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Nov 06, 2006



Before I read Firmin, my favorite literary rat had been Templeton from E. B. White's "Charlotte's Web". Templeton, if you remember, was a slob and a complainer, but he came charmingly to life once a year when the State Fair came to town. He waited until dark, when all the people left, then threw himself into a nightly orgy of food scraps. Humans meant nothing to Templeton, except that they brought food.

Like Templeton, Firmin is all rat. The two creatures have little in common and would not have been friends, but both are distinctly non-human, even though Firmin yearns to be human while Templeton just yearns to eat like one. I agree with Jessica that the "goodbye zipper" scene was one of the best moments in "Firmin", and this scene shows how lost Firmin is in the world of humans, because he hilariously fails to understand that the phrase "goodbye zipper" (which he chose because it is easy for a rat to sign-speak) does not mean anything and will not help him make friends with strangers in the park.

Likewise, despite the fact that he is in love with books, his understanding of these books seems limited (despite the fact that he rhapsodizes -- sometimes unconvincingly -- about them). He reminds me of Helen, the intelligent computer network in Richard Powers' "Galatea 2.2" -- both Helen and Firmin are voracious readers, but they both seem to miss a lot of the meaning of what they read.

All in all, I agree with Jessica that while Sam Savage's rat is a fascinating metaphor for a human, it does not help the book to understand the character as some type of actual human. Maybe the whole equation should be reversed -- in several scenes, such as the tragic incident with the rat poison or the final vision of a destroyed neighborhood in downtown Boston, the question may be whether or not humans are rats.

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The Round Table takes on new dimensions in the romances of the late 12th and early 13th century, where it becomes a symbol of the famed order of chivalry which flourishes under Arthur. In Robert de Boron's Merlin, written around the 1190s, the wizard Merlin creates the Round Table in imitation of the table of the Last Supper and of Joseph of Arimathea's Holy Grail table. This table, here made for Arthur's father Uther Pendragon rather than Arthur himself, has twelve seats and one empty place to mark the betrayal of Judas. This seat must remain empty until the coming of the knight who will achieve the Grail. The Didot Perceval, a prose continuation of Robert's work, takes up the story, and the knight Percival sits in the seat and initiates the Grail quest.The prose cycles of the 13th century, the Lancelot-Grail cycle and the Post-Vulgate Cycle, further adapt the chivalric attributes of the Round Table. Here it is the perfect knight Galahad, rather than Percival, who assumes the empty seat, now called the Siege Perilous. Galahad's arrival marks the start of the Grail quest as well as the end of the Arthurian era. In these works the Round Table is kept by King Leodegrance of Cameliard after Uther's death; Arthur inherits it when he marries Leodegrance's daughter Guinevere. Other versions treat the Round Table differently, for instance Italian Arthurian works often distinguish between the "Old Table" of Uther's time and Arthur's "New Table."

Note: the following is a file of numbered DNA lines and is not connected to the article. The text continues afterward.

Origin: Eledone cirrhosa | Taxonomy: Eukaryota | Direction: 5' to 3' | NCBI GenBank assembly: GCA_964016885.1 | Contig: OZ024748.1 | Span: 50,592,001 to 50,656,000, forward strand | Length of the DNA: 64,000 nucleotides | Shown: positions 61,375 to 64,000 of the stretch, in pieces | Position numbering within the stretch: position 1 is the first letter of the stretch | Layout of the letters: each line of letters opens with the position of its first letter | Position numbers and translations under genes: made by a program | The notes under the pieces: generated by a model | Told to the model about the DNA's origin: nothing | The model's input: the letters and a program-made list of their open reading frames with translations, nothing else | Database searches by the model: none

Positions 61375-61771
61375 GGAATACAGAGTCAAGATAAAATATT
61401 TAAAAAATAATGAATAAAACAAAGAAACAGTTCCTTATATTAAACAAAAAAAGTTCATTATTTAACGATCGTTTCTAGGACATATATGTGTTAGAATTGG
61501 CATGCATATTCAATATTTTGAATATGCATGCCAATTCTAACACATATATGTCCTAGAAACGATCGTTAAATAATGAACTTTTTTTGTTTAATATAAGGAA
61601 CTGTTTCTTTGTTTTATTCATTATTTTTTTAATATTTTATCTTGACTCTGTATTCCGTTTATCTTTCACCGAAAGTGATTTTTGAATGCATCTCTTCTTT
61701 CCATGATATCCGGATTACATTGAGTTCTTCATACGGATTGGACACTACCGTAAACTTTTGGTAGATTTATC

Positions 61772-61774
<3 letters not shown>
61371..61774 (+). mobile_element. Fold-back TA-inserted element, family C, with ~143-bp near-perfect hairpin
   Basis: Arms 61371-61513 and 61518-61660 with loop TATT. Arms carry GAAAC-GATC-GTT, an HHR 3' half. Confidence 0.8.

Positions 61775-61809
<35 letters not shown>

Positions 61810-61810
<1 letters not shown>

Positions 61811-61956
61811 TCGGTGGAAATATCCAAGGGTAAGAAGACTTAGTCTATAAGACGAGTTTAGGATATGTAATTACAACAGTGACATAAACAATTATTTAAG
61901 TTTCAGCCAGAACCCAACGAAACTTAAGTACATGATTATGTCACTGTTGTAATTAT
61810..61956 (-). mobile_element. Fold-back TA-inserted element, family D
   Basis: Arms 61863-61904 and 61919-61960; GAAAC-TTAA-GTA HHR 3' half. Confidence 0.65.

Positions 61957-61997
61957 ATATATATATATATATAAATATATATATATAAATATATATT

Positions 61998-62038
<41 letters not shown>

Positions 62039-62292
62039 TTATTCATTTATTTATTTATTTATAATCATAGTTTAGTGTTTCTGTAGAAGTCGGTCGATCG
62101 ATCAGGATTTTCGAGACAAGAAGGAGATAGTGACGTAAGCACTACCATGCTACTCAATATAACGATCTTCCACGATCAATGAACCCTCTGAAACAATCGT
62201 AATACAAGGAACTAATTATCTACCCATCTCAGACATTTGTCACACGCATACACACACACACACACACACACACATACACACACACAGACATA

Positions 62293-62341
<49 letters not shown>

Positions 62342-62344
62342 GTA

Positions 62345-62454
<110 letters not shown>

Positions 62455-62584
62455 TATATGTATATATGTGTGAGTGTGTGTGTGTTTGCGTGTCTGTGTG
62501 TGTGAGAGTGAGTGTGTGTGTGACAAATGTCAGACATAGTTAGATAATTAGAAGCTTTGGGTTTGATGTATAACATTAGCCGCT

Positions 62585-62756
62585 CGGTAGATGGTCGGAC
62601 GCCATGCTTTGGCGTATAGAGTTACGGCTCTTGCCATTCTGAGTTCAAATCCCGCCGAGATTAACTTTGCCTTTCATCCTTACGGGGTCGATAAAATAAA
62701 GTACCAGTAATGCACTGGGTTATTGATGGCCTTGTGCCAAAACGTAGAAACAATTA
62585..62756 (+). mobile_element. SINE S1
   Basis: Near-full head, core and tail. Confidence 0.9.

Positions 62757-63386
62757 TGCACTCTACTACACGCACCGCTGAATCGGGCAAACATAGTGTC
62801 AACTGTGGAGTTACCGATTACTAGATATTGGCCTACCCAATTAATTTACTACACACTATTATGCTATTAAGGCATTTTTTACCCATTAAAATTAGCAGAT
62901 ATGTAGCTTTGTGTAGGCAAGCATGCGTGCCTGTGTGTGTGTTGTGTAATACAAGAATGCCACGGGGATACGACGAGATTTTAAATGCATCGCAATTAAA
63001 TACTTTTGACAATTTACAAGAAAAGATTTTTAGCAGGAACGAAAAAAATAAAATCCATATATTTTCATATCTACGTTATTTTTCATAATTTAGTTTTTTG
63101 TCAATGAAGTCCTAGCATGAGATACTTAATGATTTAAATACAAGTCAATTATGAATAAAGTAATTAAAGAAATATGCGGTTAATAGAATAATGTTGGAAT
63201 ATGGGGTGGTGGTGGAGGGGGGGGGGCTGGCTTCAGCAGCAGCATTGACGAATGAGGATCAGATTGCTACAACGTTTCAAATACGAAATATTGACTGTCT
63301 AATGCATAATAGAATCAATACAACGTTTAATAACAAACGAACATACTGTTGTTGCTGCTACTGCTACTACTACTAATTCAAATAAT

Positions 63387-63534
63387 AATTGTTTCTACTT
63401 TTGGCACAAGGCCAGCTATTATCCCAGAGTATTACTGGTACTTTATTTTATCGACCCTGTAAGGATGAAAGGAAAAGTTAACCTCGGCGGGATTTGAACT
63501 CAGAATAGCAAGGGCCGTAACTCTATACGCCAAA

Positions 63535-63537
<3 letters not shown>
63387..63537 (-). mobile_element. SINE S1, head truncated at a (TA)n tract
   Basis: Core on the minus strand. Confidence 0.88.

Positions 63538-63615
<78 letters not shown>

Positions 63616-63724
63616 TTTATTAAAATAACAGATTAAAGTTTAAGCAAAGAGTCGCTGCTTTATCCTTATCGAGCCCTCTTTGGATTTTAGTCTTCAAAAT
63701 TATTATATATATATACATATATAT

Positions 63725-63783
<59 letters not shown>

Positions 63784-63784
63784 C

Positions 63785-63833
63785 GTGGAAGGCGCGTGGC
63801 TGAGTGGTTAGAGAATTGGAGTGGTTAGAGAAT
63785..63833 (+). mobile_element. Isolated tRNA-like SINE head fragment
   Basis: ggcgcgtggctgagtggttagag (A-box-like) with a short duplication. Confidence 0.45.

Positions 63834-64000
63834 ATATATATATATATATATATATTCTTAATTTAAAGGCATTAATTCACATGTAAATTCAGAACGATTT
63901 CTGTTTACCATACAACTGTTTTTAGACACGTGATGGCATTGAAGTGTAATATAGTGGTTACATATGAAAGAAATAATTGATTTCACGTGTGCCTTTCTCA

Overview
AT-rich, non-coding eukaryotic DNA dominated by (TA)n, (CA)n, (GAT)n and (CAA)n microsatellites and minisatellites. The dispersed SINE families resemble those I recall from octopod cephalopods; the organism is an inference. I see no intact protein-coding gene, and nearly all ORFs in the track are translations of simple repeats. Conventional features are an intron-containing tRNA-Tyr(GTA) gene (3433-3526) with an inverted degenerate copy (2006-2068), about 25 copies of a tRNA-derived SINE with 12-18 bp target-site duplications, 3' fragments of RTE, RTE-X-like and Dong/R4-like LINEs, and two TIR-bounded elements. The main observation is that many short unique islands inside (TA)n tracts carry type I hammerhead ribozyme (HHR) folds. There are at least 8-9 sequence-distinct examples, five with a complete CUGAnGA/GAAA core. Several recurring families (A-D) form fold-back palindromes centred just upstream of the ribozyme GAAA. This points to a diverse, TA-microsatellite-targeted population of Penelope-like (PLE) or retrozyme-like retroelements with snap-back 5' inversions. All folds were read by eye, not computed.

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Part I of the novel is a long monologue to an invisible audience which explains how the Underground Man came into existence. It is a masterpiece of Existentialist fiction and has been the cornerstone for many later writers including Freud and Camus. The ideas expressed in this part of the novel deal with the character's interactions with himself. This is also the mother of all anti-hero literature. Through the Underground Man's speech we identify him as an over sensitive man of great intellegence. We begin to identify with the character and understand him. While this part of the novel is idea laden it presents one of the great characters of modern fiction.

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